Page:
32a bra

I Have No Beef with Barbie


I keep seeing this ‘Lammily’ doll around the Internet. She’s supposed to be the realistically proportioned version of Barbie. I’m a feminist, and I’m all about equal representation, so I’m going to sloppily tell you why I don’t give a single shit about Lammily or Barbie’s long-hated form.

Barbie is a doll.
That’s right; she’s not real. She’s a toy. Like most toys, she’s not an accurate portrayal of real life. Like this:

…or this:

…or this:

I don’t want to be yellow with crescent moons for hands – just like I don’t want to be over 7 feet tall with no genitalia like Barbie.

Yes, I do maintain my weight with nutrition and exercise, and I do have blonde hair. Having less excess body fat helps me feel healthy and active, and you can thank my Czech, Irish, and German roots for the blonde hair. This has nothing to do with Barbie. She’s not an example of true life expectation for me – or for anyone else. If anyone has ever given Barbie as their goal for appearance, they may be delusional. And that’s not a joke.

For me, growing up in the early 90s, Barbie was actually a major inspiration. She had so many careers! She was an astronaut, a veterinarian, a doctor! She wasn’t held down by any gender stereotypes, and it probably did cause me to hold myself to higher standards. We all know I would never expect less of women simply because they are women – and Barbie – not the size of her waist – had something to do with that.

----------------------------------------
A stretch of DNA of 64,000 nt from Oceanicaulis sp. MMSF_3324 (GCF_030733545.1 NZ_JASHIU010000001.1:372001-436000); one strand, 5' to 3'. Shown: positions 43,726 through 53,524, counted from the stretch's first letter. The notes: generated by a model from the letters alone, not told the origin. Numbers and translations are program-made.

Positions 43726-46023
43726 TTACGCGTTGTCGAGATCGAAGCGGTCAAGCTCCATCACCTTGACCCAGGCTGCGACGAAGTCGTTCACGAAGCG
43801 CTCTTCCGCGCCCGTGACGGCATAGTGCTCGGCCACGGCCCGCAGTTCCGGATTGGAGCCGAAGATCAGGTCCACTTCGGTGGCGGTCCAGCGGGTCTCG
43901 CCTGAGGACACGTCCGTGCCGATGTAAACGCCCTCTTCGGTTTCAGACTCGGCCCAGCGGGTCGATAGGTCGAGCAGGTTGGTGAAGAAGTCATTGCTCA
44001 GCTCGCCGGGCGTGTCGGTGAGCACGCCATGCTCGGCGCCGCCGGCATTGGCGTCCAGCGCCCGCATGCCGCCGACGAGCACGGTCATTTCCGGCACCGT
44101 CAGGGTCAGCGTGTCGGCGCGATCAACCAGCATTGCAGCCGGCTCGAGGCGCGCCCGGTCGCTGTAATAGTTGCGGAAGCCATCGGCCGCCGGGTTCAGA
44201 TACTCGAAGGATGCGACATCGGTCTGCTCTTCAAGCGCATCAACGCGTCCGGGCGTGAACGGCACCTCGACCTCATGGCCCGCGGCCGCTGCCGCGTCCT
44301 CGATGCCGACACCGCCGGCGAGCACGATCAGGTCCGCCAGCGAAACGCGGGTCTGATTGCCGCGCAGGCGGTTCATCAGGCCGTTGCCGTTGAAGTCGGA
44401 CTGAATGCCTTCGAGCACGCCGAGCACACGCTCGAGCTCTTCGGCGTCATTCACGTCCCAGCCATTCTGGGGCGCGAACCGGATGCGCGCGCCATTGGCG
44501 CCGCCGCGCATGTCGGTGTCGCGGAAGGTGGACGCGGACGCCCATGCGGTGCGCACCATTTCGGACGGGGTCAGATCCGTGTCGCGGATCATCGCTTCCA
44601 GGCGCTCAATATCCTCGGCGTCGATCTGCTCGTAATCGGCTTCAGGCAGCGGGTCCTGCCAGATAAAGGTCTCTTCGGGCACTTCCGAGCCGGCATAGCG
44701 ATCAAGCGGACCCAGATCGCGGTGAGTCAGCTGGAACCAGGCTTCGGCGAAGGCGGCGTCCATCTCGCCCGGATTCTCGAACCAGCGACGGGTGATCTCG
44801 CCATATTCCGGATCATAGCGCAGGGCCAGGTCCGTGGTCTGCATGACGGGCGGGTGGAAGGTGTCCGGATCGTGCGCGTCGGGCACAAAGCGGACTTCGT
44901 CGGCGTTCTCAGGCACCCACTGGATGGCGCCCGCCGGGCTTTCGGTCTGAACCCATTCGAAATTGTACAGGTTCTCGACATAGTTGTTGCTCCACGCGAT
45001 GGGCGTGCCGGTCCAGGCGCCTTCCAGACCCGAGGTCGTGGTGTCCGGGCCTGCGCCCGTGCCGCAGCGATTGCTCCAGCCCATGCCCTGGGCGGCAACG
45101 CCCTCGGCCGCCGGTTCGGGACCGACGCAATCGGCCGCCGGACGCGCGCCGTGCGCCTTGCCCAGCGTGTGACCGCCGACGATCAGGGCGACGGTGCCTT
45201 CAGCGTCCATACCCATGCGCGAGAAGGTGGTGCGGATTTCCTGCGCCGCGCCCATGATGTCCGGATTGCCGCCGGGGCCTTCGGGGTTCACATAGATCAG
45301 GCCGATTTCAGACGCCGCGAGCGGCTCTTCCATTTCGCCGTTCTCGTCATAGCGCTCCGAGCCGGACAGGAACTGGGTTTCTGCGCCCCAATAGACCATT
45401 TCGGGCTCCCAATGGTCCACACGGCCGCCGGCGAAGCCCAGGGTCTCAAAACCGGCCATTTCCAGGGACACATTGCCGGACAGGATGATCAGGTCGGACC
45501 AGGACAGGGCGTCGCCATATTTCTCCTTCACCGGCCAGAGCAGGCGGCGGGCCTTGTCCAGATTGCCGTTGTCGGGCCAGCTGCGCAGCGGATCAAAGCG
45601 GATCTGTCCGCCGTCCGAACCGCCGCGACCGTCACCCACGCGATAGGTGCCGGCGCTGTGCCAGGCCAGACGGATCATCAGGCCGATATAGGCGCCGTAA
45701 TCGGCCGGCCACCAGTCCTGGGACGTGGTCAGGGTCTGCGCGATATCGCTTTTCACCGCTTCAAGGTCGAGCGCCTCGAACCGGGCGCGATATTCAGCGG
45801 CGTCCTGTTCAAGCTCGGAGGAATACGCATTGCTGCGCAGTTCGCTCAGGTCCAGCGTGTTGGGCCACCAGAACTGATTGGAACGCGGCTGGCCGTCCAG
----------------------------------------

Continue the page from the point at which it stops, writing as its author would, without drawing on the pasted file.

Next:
So why change her? This seems reminiscent of that weird campaign I always see around the Internet:


Nothing is better or hotter or more real than anything else. I wear a size 32A bra. I wear a size 0 dress. I was born as a petite woman, and I’m proud of what I am. Just like I would be proud if I had curves or fat or one eye. Don’t put me down because of society. Join with me, and let’s all be amazing (or super insecure) together!

And let Barbie be Barbie. Because who cares? She’s a doll.